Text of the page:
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Facing down Factor VIII intolerance
DIEPENBEEK, Belgium—There was some good news for the hemophilia field this spring, as a new product candidate that could treat the disorder is on its way to the clinic. Apitope, which is focused on finding disease-modifying peptide treatments for the cause of autoimmune and allergic diseases, has announced that it has formally moved ATX-F8-117, its peptide therapy for the treatment of Factor VIII intolerance, into preclinical development.
“The potential therapeutic impact of this product could be an important step in the fight to help hemophilia A patients who cannot benefit fully from Factor VIII replacement therapy. We are pleased that this is the product to make the next step into development,” Dr. Keith Martin, Apitope’s CEO, commented in a statement.
Hemophilia A is the most common form of hemophilia and is characterized by a deficiency in clotting Factor VIII, one of the proteins that aids in the clotting of blood when a person is wounded. Currently, there are approximately 12,000 patients with hemophilia A in the United States, and roughly the same number in Europe, according to Apitope. The common treatment for this condition is to administer Factor VIII, but since hemophilia A patients have little or no exposure to natural Factor VIII, their immune systems are not fully tolerant to the treatments, and according to Apitope, some 20 percent to 30 percent of patients develop inhibitor antibodies to Factor VIII. This not only severely limits the efficacy of such treatments, but it can also lead to joint damage, brain damage and even death. As Apitope notes on its website, “There are currently no treatments available to prevent or treat the development of neutralizing antibodies.”
Apitope’s work with ATX-F8-117 has confirmed that the two peptides in the therapy have the potential to treat and prevent inactivating alloantibody development in hemophilia patients receiving Factor VIII treatment.
“Bringing the next product through into preclinical development is a milestone event for Apitope,” Prof. David Wraith, chief scientific officer and founder of Apitope, said in a press release. “This further demonstrates that Apitope’s discovery platform can generate new potentially life-changing therapies for development and validates the scientific basis of our approach.”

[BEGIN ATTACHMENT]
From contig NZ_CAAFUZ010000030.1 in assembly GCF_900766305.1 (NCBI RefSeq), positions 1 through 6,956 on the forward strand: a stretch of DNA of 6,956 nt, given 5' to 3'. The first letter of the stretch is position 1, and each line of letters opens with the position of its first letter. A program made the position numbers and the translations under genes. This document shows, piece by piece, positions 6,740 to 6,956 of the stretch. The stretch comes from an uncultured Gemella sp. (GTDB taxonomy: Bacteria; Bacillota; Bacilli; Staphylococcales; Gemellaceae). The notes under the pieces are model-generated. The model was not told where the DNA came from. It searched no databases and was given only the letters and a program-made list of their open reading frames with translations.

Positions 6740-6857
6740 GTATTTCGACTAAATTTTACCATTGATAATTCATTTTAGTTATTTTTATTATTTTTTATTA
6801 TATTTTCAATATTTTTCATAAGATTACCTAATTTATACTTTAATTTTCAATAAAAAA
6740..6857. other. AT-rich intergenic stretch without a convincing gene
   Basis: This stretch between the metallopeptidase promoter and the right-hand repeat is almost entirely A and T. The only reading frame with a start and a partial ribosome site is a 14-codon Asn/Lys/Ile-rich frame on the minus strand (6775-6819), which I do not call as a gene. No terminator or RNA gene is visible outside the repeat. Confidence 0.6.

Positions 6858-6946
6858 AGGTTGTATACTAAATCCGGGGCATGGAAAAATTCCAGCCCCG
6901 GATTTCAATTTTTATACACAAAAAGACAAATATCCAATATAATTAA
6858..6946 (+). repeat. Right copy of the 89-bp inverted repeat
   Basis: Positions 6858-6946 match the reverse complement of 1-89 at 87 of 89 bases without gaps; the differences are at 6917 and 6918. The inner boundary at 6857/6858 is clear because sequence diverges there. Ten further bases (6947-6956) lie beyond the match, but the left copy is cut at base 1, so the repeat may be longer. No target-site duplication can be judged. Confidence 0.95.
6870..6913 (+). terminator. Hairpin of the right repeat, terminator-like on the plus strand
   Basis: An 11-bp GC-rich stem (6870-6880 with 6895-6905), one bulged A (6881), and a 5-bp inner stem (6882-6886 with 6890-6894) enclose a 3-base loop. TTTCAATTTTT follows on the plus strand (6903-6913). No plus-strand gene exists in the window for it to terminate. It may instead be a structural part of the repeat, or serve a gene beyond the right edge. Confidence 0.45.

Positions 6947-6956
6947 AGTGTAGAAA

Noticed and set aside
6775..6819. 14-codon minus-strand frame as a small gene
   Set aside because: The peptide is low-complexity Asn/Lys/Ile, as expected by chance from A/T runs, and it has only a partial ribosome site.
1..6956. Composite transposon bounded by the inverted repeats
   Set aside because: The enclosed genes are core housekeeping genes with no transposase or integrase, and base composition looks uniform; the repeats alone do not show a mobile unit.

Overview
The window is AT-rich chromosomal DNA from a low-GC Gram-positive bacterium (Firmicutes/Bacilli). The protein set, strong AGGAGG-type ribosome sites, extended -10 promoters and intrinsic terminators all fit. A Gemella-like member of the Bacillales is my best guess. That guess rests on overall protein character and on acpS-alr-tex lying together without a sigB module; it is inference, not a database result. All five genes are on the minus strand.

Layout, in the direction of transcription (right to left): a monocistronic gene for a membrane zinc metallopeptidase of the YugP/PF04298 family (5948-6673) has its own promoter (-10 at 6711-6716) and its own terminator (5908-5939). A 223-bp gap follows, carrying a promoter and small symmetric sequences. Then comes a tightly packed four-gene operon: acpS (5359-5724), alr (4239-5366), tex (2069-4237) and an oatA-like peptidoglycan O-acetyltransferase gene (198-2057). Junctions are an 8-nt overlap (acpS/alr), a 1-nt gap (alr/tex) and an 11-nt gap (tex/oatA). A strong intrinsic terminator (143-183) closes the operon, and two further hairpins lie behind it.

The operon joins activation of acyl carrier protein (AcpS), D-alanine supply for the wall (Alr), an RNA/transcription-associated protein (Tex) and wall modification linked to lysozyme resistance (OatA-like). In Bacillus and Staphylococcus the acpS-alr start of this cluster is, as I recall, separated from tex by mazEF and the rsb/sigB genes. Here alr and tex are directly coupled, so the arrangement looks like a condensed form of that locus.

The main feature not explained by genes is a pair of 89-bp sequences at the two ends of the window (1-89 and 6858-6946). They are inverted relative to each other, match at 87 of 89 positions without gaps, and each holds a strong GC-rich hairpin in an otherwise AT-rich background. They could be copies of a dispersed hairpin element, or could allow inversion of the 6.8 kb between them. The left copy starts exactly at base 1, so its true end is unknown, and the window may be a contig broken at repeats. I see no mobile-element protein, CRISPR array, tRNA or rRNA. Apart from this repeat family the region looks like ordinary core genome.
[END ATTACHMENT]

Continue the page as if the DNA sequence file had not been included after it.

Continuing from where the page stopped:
Before one of the company’s Apitopes—Antigen Processing Independent epiTOPES—is moved into preclinical development, it is characterized in both in-vitro and in-vivo assays. Apitope’s in-vitro screening method can identify peptides that “do not require processing by antigen-presenting cells but are capable of binding to MHC II molecules on the surface of these cells and thereby activating regulatory T cells,” as noted on its website. Apitope begins by using human MHC class II receptors to generate specific T cell reagents, which are then used to identify T cell epitopes. The company’s proprietary process enables the selection of Apitopes, and an in-vivo model assesses each Apitope’s ability to “induce tolerance to the auto-antigen from which they were developed.”
“At Apitope, our focus is on the discovery and development of life-changing peptide therapies for autoimmune and allergic conditions that treat the underlying cause of disease by restoring the immunological balance. We are building a strong portfolio of development candidates as well as expanding our discovery capabilities to fully exploit the scientific expertise now established at Apitope. We expect 2014 to be an important year for us with respect to our lead programs moving through development,” according to Martin.
Apitope currently has six other programs in its pipeline aimed at addressing a number of conditions. ATX-UV1 and ATX-UV2, which are both indicated for the treatment of uveitis (swelling and irritation of the uvea, the middle layer of the eye), are approaching preclinical development, as are ATX-MS2 and ATX-MS3, which are partnered with Merck Serono and under development for multiple sclerosis. ATX-GD-459, indicated for the treatment of Graves’ disease, is also in preclinical development. Apitope’s most advanced candidate, ATX-MS-1467, is in Phase 2 development against multiple sclerosis and is being developed in partnership with Merck Serono.